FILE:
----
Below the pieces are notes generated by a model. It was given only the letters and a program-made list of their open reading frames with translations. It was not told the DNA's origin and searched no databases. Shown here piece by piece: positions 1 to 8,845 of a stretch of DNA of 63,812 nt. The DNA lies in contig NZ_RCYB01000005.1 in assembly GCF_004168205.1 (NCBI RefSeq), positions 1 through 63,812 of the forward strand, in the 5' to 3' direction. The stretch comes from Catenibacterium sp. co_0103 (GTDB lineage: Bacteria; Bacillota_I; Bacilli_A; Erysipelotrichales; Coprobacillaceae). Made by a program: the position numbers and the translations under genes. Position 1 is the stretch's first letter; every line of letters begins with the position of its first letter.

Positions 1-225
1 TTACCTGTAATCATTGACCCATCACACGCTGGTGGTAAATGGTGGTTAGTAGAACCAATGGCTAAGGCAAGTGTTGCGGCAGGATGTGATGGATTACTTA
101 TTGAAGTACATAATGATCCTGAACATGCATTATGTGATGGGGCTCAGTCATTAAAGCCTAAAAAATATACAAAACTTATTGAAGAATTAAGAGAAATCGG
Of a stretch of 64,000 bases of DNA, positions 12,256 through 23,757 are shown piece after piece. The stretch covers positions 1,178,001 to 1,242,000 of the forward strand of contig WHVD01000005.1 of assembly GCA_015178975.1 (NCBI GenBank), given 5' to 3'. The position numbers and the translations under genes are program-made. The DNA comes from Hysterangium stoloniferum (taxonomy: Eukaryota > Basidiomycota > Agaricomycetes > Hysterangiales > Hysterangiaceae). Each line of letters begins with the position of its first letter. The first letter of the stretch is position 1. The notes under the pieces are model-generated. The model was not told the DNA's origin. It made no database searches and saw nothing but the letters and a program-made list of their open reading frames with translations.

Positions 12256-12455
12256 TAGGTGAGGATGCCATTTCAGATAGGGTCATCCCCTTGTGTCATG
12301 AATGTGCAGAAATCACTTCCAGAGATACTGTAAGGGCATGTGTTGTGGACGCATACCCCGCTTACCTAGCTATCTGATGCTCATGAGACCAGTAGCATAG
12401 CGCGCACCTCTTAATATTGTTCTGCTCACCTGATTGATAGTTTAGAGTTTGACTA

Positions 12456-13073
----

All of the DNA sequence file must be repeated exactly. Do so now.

Below the pieces are notes generated by a model. It was given only the letters and a program-made list of their open reading frames with translations. It was not told the DNA's origin and searched no databases. Shown here piece by piece: positions 1 to 8,845 of a stretch of DNA of 63,812 nt. The DNA lies in contig NZ_RCYB01000005.1 in assembly GCF_004168205.1 (NCBI RefSeq), positions 1 through 63,812 of the forward strand, in the 5' to 3' direction. The stretch comes from Catenibacterium sp. co_0103 (GTDB lineage: Bacteria; Bacillota_I; Bacilli_A; Erysipelotrichales; Coprobacillaceae). Made by a program: the position numbers and the translations under genes. Position 1 is the stretch's first letter; every line of letters begins with the position of its first letter.

Positions 1-225
1 TTACCTGTAATCATTGACCCATCACACGCTGGTGGTAAATGGTGGTTAGTAGAACCAATGGCTAAGGCAAGTGTTGCGGCAGGATGTGATGGATTACTTA
101 TTGAAGTACATAATGATCCTGAACATGCATTATGTGATGGGGCTCAGTCATTAAAGCCTAAAAAATATACAAAACTTATTGAAGAATTAAGAGAAATCGG
Of a stretch of 64,000 bases of DNA, positions 12,256 through 23,757 are shown piece after piece. The stretch covers positions 1,178,001 to 1,242,000 of the forward strand of contig WHVD01000005.1 of assembly GCA_015178975.1 (NCBI GenBank), given 5' to 3'. The position numbers and the translations under genes are program-made. The DNA comes from Hysterangium stoloniferum (taxonomy: Eukaryota > Basidiomycota > Agaricomycetes > Hysterangiales > Hysterangiaceae). Each line of letters begins with the position of its first letter. The first letter of the stretch is position 1. The notes under the pieces are model-generated. The model was not told the DNA's origin. It made no database searches and saw nothing but the letters and a program-made list of their open reading frames with translations.

Positions 12256-12455
12256 TAGGTGAGGATGCCATTTCAGATAGGGTCATCCCCTTGTGTCATG
12301 AATGTGCAGAAATCACTTCCAGAGATACTGTAAGGGCATGTGTTGTGGACGCATACCCCGCTTACCTAGCTATCTGATGCTCATGAGACCAGTAGCATAG
12401 CGCGCACCTCTTAATATTGTTCTGCTCACCTGATTGATAGTTTAGAGTTTGACTA

Positions 12456-13073